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These comments were approved by the Executive Committee of the Board of the New York County Lawyers’ Association on May 31, 2012.
Chair, Comments Subcommittee
Gilbert C. Ferrer
Eugene J. Glicksman,
Since its founding in 1908, the New York County Lawyers’ Association has been a body guided by the principle of inclusion. The Association was one of the first bar associations to stress the idea of equality under the law, and to open its doors to women and members of racial, religious, and ethnic minorities who were excluded from other bar associations. It is a basic, founding tenet of the New York County Lawyers’ Association that everyone should be treated respectfully, fairly, and equally under the law, regardless of their ethnicity, background, religion, or gender. The New York County Lawyers’ Association stands second to none in vigorously supporting these ideals and principles, and the Association’s Immigration and Nationality Committee represents these ideals and principles within its area of expertise.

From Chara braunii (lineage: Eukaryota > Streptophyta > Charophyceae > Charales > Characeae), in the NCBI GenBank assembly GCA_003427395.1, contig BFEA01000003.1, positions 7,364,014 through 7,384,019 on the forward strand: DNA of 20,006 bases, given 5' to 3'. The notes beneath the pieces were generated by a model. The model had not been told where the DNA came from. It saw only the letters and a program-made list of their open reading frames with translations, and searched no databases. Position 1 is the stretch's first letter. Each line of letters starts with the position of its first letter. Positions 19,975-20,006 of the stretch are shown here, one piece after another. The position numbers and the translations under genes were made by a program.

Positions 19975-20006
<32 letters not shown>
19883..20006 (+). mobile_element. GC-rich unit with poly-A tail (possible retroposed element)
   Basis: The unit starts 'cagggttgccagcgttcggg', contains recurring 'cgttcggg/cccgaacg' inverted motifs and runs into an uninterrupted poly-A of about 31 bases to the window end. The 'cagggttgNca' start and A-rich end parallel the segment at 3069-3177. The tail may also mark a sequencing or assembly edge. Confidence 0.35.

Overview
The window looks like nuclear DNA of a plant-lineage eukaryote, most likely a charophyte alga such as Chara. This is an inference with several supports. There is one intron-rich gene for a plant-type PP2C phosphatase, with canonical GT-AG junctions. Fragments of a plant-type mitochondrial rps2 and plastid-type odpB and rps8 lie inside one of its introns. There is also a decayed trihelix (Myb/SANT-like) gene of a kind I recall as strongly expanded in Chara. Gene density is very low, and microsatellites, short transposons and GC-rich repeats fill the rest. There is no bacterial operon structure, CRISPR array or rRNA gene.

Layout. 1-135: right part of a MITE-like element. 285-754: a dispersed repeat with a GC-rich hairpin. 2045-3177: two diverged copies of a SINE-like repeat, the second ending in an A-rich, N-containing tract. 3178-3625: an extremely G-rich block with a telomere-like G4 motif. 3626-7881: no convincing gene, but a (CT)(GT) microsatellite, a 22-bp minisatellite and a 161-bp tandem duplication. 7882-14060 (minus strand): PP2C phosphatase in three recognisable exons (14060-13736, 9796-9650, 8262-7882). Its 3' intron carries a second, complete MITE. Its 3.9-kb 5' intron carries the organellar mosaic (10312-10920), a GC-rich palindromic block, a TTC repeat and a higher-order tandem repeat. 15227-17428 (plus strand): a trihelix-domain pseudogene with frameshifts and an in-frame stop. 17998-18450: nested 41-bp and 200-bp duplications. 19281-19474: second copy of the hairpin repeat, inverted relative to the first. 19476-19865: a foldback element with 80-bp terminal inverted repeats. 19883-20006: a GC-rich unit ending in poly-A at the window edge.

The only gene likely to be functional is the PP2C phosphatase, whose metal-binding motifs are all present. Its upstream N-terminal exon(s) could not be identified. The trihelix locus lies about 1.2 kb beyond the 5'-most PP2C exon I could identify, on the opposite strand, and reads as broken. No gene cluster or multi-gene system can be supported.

The Immigration and Nationality Committee of the New York County Lawyers’ Association submits these comments in response to the Notice of Proposed Rulemaking (“NPR”) published by the U.S. Department of Homeland Security (“DHS”) in the Federal Register on April 2, 2012 starting at page 19902. The proposed rule creates a process whereby certain immediate relatives of U.S. citizens are able to apply for a waiver of the unlawful presence bars before triggering them by departing the United States.
Under longstanding immigration law, individuals who enter the U.S. without being inspected and admitted or paroled by an immigration official generally are not able to attain status as a lawful permanent resident (“LPR”) while in the United States through the process known as adjustment of status. With limited exceptions, such individuals are required to leave the United States and attempt to obtain their green cards through consular processing.